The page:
FIG. 2 depicts a system-level diagram of an exemplary closed-loop control system for motion control of the tape head of the present invention. Control system 200 uses controller 206 for gathering actual positional information, comparing that to the desired position, and effecting necessary coarse and fine positional changes along the +/−Y direction of head 100 to permit data I/O. Controller 206 may be a standard microprocessor with microcode instructions stored either inside the controller 206 or in a separate EPROM, which is not shown. Based on the difference between the actual position of head 100 and the desired position of head 100, controller 206 supplies low-level coarse position signals to power amplifier 232, which amplifies those coarse position signals into sufficient voltage and amperage to turn lead-screw motor 240. Lead screw motor 240 turns coarse position lead screw 241, which is directly connected to head 100. As lead screw 241 is turned by lead screw motor 240, the elevation or position of head 100 along the +/−Y axis is changed. Control system 200 includes a rotary digital tachometer 242 attached to lead screw motor 240 that is read by optical sensor 243. Thus, optical sensor 243 reads coarse position motion of lead screw 241, as turned by lead screw motor 240. Controller 206, having been programmed to know the pitch of lead screw 241, then knows the elevation of head 100 by the number of turns and fraction thereof made by lead screw 241. Thus, the coarse position is a closed loop servo system. Alternatives to lead screw motor 240 and lead screw 241 could include an electromagnet. However, the lead screw motor and lead screw comprise the preferred embodiment for the coarse position control loop.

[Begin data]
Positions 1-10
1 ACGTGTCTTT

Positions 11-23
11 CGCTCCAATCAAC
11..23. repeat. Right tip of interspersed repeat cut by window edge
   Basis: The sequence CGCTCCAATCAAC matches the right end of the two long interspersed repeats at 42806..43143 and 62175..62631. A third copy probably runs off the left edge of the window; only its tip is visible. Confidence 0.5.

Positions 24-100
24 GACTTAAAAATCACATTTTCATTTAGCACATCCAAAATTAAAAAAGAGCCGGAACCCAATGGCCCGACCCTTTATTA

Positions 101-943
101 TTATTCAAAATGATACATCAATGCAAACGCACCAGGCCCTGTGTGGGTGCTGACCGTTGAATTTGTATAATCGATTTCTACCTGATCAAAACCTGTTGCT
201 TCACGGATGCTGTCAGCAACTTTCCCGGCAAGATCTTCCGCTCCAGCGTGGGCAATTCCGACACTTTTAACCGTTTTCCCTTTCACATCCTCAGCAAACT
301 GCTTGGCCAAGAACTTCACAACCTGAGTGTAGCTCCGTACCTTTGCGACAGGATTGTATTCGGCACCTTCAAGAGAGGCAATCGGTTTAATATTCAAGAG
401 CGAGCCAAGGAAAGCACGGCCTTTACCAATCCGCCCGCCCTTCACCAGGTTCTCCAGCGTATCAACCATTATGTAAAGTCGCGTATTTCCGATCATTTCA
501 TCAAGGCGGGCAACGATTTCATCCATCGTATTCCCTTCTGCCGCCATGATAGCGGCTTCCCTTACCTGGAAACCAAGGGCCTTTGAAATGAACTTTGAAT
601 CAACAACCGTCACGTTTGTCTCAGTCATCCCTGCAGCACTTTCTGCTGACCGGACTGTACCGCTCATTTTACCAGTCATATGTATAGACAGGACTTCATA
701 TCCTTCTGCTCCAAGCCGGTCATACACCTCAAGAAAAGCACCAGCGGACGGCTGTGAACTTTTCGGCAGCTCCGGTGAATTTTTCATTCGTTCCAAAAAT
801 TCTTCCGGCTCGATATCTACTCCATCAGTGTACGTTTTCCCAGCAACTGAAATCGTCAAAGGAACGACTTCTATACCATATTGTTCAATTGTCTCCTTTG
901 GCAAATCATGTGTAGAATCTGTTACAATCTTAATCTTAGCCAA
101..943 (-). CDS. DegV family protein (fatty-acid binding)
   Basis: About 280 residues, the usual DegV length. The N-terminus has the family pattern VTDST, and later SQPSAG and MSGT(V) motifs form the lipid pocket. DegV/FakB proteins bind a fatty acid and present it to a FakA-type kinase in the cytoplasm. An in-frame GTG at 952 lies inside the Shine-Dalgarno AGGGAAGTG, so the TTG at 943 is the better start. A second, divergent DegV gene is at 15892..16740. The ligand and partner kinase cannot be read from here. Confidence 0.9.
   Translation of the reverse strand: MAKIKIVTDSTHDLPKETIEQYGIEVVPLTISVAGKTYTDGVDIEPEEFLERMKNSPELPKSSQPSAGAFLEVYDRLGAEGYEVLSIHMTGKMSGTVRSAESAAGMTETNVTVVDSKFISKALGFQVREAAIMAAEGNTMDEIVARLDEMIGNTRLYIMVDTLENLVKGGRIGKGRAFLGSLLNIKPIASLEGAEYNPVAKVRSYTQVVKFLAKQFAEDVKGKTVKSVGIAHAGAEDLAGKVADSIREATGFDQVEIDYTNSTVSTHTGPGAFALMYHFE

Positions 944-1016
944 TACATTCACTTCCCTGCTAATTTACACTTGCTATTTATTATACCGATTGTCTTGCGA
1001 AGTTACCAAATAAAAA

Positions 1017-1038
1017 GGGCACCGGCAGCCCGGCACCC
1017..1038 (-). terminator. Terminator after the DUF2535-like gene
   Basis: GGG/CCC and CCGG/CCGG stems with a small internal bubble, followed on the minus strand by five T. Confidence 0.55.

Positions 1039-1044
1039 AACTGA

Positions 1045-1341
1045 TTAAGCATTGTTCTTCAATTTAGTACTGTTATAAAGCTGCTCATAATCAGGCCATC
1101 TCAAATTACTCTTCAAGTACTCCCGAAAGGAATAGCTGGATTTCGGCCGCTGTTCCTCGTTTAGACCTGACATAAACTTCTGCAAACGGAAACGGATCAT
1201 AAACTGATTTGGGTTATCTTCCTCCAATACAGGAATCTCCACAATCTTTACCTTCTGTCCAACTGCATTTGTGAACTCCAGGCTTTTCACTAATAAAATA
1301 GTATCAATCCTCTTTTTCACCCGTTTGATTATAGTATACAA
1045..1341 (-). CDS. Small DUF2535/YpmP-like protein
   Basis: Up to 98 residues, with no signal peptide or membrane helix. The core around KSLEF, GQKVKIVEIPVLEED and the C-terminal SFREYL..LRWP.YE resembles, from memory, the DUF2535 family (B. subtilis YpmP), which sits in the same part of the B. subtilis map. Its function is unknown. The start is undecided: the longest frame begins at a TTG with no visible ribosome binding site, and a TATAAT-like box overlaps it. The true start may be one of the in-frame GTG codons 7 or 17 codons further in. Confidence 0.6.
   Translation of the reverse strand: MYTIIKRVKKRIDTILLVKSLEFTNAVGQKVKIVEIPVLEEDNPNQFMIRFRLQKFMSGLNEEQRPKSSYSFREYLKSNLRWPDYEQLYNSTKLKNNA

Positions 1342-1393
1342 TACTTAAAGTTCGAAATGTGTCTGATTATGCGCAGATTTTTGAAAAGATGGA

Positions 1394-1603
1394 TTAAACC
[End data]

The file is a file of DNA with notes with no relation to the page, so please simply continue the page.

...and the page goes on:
Control system 200 also includes an independent fine position control for each individual microsliders 120 and 121, to adjust the relative position of the microsliders relative to head body 160 in the Y direction with respect to tape 210. Tape 210 has one or more servo tracks 220 and one or more groups of data tracks 221-222. Controller 206 receives servo positional information from servo read elements 170 or 172 on microslider 120 and servo read elements 171 or 173 on microslider 121. In regards to servo track 220, servo elements 170 and 171 would be used to control microsliders 120 and 121 for performing I/O on data track group 221, which is below servo track 220. Similarly, servo elements 172 and 173 would be used to control microsliders 120 and 121 for performing I/O on data track group 222, which is above servo track 220. Thus, one servo track can be used to provide positional information to controller 206 for more than one group of data tracks.